Police look to hike council tax by £24 a year to pay for extra 85 officers
PUBLISHED: 15:00 22 February 2019 | UPDATED: 15:11 22 February 2019
Devon and Cornwall Police plan to hike council tax by £24 a year, to pay for more 85 more police officers on the streets.
Police and crime commissioner Alison Hernandez has however promised that she won’t be asking for a large hike next year.
The Police and Crime Panel have approved the proposals that would see a rise of £24 for the average Band D property.
The extra cash would bring the force strength from 2,990 to 3,100 by the end of 2021/22, the highest level since 2012. But, the number of PCSOs are set to be cut from 196 to 150. The rise will generate an additional £14.3m of income, with much of that increase going towards funding a deficit in the police pension fund and rising operational costs.
The Chief Constable has indicated that the uplift would allow him to create an additional beat officer for each of the 27 sectors in the force area, increase detectives by 30 to address serious offending and increase the number of officers in frontline response teams. Without it, he said the gap between the resources available and the demand on the service will widen further.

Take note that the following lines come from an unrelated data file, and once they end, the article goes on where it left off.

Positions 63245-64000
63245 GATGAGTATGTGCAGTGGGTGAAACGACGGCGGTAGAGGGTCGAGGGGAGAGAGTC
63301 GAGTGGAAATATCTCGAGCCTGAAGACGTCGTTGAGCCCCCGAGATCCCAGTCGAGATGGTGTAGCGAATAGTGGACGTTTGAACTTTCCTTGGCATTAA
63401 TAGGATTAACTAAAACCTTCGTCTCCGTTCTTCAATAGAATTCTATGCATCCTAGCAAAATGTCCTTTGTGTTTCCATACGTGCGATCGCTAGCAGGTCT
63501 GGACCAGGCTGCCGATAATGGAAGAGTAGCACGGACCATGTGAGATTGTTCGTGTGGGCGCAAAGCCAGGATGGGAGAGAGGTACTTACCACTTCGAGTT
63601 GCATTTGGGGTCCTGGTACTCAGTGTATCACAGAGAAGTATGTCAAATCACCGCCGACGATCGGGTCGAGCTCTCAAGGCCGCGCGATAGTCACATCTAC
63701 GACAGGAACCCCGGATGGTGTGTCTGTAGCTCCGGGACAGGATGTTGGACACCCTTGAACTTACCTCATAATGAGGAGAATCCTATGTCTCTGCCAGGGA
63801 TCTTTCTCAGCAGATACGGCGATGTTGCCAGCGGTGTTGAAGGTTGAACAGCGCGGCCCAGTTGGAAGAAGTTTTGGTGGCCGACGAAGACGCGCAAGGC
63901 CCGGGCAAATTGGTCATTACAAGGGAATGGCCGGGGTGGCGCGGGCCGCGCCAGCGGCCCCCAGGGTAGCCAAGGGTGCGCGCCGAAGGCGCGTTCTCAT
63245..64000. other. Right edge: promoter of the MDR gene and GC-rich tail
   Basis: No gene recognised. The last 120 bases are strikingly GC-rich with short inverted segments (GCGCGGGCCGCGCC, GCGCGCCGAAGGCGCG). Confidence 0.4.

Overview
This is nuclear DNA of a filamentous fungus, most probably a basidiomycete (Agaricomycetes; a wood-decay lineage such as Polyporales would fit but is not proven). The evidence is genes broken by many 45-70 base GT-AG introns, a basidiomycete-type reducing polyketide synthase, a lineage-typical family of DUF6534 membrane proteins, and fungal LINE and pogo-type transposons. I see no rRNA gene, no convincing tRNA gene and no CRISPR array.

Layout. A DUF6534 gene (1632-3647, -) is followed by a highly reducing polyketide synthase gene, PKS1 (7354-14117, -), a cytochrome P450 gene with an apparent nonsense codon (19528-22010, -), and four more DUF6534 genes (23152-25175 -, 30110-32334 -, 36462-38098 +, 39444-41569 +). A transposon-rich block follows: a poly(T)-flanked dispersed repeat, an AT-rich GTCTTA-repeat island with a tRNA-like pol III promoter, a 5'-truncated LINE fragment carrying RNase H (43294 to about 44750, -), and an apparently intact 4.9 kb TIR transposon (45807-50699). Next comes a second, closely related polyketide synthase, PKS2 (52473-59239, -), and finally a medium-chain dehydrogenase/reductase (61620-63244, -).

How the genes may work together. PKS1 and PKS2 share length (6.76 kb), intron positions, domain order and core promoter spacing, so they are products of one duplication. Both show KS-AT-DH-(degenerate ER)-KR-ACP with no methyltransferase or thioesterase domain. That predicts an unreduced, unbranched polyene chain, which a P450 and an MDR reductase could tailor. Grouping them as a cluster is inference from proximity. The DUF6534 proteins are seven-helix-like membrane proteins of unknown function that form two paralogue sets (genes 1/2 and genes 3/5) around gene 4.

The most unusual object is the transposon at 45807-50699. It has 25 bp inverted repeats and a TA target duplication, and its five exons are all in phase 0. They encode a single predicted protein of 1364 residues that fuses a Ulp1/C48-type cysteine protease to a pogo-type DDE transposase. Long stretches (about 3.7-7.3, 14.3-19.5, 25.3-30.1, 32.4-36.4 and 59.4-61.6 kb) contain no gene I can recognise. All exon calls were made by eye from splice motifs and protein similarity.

A poll, of more than 4,546 people, revealed 54 per supported investment if it was invested in front-line officers. But, the amount of people in support of the move was significantly lower than the 71 per cent who supported a similar proposal last year of. The panel heard only Band E tax payers were not supportive of the rise.
Ms Hernandez said: “We are fortunate to live in one of the safest parts of the country and I want to keep it that way.
“Devon and Cornwall Police are dealing with an increase in recorded crime of 10 per cent and calls for assistance from police officers is rising. In addition there are a range of new threats from which we are not immune.
“Excellent work takes place every day of the week in counter terrorism – for example, there are currently 39 cases in Devon and Cornwall where a potential threat has been identified and is being mitigated. With the increase in investment last year we were able to speed up force recruitment, introduce body worn video and invest in innovative blue light officers who are now working across Devon and Cornwall.
“I am recommending a further investment in our force but do not do that lightly, it’s clear to me that this year people from some of our communities are less supportive of this approach than they were a year ago and I am listening to those concerns.”
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